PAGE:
43oh is an interesting community centered around TI’s microcontrollers, like the AVRfreaks forum built around Atmel’s offerings. 43oh has a very active forum, IRC, and a store featuring projects made by members. It was great to see these guys at the faire, and we wish more of the homespun unofficial communities would make more of a showing at cons in the future.
Sorry about the mic cutting out in the video above. There was a sea of spewing RF near the booth. If anyone has advice for a *digital* wireless mic setup, we’re all ears. This is the current rig.
Energia is a tool that brings the Arduino and Wiring framework to Texas Instruments’ MSP430 microcontrollers and the MSP430 Launchpad development board. This allows for easy development in an Arduino-like environment while targeting a different microcontroller family.
One problem with Energia and Arduino is the difficulty of debugging. Usually, we’re stuck putting a Serial.println(); and watching the serial port to trace what our program is doing. Other options include blinking LEDs, or using external displays.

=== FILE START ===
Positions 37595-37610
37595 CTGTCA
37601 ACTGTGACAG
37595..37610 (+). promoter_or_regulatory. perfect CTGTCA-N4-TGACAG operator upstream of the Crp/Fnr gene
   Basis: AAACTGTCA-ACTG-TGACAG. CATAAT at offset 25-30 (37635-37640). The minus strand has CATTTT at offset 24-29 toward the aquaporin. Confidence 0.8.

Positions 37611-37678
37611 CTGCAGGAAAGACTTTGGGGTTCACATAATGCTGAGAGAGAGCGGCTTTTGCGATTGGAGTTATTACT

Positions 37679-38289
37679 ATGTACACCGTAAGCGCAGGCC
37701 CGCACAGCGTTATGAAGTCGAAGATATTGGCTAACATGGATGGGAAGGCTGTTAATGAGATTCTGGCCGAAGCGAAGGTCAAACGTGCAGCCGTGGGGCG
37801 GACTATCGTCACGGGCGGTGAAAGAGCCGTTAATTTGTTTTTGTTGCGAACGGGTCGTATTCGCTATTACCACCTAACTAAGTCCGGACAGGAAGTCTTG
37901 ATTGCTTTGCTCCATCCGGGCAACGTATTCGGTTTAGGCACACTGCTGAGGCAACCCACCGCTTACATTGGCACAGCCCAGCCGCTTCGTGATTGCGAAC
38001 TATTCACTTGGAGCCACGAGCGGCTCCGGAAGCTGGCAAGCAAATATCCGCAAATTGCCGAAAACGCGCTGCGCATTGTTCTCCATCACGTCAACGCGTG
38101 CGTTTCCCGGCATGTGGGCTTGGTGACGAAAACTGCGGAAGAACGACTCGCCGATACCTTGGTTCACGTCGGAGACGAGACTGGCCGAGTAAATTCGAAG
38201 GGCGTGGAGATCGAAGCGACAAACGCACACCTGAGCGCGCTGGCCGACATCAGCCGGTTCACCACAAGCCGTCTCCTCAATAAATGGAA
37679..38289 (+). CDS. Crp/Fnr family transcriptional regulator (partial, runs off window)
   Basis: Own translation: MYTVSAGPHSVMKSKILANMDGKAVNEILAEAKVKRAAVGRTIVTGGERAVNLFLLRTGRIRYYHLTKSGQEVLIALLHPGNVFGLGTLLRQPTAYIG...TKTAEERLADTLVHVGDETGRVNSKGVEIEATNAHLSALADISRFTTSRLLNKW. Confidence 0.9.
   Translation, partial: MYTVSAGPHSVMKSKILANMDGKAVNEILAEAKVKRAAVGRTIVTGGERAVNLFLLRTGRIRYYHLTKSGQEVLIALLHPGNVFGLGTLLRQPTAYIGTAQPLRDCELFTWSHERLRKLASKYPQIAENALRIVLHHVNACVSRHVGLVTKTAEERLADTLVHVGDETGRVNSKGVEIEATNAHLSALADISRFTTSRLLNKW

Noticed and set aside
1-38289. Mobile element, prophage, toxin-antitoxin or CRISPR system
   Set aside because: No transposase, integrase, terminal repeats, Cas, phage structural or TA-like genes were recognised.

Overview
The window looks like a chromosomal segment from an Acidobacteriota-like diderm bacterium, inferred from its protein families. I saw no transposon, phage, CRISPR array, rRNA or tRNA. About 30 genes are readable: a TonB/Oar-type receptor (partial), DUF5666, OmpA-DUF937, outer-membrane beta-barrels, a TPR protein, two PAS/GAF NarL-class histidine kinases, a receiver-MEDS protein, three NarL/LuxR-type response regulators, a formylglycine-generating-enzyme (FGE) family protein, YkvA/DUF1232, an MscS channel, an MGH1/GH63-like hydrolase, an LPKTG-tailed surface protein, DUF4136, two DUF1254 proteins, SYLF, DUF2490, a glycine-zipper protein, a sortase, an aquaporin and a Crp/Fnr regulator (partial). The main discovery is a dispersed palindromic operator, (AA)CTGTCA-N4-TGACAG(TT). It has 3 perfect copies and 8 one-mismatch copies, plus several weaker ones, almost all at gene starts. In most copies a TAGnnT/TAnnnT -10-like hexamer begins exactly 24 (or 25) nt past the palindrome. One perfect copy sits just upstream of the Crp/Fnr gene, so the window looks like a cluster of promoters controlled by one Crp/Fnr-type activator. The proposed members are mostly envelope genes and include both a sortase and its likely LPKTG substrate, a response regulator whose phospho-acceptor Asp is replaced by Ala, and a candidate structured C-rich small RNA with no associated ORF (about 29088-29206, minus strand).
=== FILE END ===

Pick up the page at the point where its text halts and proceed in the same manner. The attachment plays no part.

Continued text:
Code Composer Studio, TI’s official development tool, allows for line-by-line debugging of applications. You can set breakpoints, watch the value of variables, and step through an application one instruction at a time.
The good news is that the latest version of Code Composer Studio supports importing Energia sketches. Once imported, you can step through the code and easily debug your application. This is a huge help to people developing more complex software using Energia, such as libraries.
TI gives us an overview of the new feature in a video after the break.
[Thanks to Adrian for the tip!]
Continue reading “Proper Debugging for Energia Sketches”
For one reason or another, we’re starting to see a lot of projects featuring some old seven-segment HP bubble displays. Yes, those displays once relegated to ancient electronic calculators are making a comeback for reasons we can’t understand why, other than speculation that someone found a bunch of NOS displays. [Markus] picked up a few of these olde tymie displays and built a very nice bubble display alarm clock.